The general consensus among business leaders is that traditional work will not return to the pre-pandemic commute/work/office structure. To prepare for the new future of work, companies wishing to remain relevant and competitive are turning to upskilling their current workforce. Even before the arrival of COVID, there was an emergence of changing technologies that would impact how and who was doing work in an organization. The pandemic just accelerated this trend.
Think how a MLB farm system works. How do you think the St. Louis Cardinals can consistently compete against the teams that outspend them 2:1? They have a very good development program that begins to build players 2–3 years out before they’re needed. Or, look what Billy Beane did with the 2002 Athletics just by taking a data-centric approach to baseball — a story made famous by Michael Lewis’s book Moneyball: The Art of Winning an Unfair Game and the movie starring Brad Pitt.
Upskilling provides benefits to both the employee and the employer. “70% of surveyed organizations have introduced at least one new technology to increase employee capacity in the past year.” By 2022, 54 percent of all employees will require significant upskilling, according to the World Economic Forum. It’s just smart and comes down to making the best with what you have.
Upskilling, although a relatively new term, is nothing more than making the most of what you have. In this particular context upskilling is providing an existing employee with more advanced skills through additional education and training.
Every operational leader with a labor requirement should look first to upskilling their current talent rather than bringing in outside talent, especially with the associated transactional cost (financial and time) of bringing on a new employee. Upskilling is the most cost effective way to fill vacancies and optimize your workforce. Plus, the added benefit of already knowing that employee already fits your culture and has the necessary soft skills as well.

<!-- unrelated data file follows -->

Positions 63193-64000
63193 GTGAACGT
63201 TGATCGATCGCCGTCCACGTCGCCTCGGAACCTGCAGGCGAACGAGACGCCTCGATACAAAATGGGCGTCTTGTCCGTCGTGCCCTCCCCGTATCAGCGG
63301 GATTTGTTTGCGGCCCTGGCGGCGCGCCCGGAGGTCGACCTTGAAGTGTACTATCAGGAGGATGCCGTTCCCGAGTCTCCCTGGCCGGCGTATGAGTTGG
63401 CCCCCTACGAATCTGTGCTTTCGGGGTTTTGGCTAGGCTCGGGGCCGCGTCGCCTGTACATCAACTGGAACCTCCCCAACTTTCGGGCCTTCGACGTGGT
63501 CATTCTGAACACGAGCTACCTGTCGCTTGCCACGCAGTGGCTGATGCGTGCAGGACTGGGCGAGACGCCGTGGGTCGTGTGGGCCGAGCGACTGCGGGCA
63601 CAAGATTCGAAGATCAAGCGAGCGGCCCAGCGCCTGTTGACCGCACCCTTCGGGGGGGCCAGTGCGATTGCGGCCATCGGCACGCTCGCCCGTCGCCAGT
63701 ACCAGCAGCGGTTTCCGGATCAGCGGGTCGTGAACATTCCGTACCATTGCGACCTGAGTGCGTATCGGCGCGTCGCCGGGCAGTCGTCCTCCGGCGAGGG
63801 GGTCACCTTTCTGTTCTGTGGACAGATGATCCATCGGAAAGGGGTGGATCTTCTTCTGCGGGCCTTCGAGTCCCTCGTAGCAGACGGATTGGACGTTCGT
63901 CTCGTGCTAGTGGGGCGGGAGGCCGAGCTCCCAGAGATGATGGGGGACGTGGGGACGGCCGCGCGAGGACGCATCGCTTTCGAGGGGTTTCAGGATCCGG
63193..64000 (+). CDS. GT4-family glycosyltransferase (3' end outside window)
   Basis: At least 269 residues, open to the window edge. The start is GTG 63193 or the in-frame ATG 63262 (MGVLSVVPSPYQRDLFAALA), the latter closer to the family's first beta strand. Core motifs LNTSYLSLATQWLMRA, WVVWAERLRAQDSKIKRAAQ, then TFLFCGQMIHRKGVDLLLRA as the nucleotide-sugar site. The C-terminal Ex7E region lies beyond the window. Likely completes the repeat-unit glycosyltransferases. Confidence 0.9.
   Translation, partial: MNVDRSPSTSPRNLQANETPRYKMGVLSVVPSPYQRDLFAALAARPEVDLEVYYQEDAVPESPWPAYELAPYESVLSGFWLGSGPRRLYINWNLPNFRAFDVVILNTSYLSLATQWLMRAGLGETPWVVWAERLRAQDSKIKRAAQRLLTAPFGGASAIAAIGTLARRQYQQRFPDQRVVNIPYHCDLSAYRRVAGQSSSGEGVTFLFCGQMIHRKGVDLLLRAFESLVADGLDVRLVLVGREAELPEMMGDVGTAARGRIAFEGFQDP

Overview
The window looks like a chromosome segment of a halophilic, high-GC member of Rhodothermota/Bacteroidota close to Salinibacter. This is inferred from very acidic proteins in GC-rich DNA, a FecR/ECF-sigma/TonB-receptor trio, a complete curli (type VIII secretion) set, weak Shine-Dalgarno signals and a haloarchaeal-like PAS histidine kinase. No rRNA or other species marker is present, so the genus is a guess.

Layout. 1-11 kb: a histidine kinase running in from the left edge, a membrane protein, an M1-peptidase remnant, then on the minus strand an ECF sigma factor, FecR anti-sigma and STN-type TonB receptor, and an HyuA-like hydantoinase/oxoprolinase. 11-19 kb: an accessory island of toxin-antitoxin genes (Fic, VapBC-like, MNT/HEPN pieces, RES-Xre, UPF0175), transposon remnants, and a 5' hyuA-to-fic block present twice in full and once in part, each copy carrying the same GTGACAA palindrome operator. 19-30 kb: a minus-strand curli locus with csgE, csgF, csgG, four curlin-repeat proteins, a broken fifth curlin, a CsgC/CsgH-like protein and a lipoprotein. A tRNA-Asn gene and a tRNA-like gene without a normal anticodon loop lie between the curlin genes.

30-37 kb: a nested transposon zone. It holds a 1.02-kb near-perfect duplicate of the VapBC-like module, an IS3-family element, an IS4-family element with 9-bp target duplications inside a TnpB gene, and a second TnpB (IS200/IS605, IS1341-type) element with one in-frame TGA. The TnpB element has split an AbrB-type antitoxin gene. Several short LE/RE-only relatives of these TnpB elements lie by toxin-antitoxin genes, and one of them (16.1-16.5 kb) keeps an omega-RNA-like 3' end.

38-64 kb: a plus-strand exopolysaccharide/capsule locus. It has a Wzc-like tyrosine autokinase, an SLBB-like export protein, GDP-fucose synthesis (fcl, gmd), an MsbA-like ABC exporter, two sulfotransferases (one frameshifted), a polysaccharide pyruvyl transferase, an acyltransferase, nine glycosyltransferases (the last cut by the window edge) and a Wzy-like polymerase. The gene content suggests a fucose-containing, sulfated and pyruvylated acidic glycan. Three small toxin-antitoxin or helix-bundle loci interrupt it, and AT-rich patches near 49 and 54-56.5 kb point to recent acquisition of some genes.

To successfully upskill their workforce, companies need a data-centric talent development strategy that develops employees’ critical digital and cognitive capabilities, their social and emotional skills, and their adaptability and resilience. BUT, a word of caution: don’t upskill for the sake of upskilling. These strategies need to benchmarked against the company’s labor demand profile. Too often, employee development is done in a vacuum, and done more so for the employee’s benefit than the company’s.
How To Upskill.
The first step for a company is to start now. Proactive employers will map skills and capabilities of their current workforce against the existing and projected unfulfilled capabilities. By leveraging existing technology and top-down leadership support, a company can actually quantify how their current labor supply aligns with their labor demand. Done correctly, they will be able to see how all their skilled labor is distributed throughout the company enabling management to quickly identify gaps and areas of excess. With that data, companies can now accurately measure how far any individual is from each and every job in the company. Here’s a step-by-step process: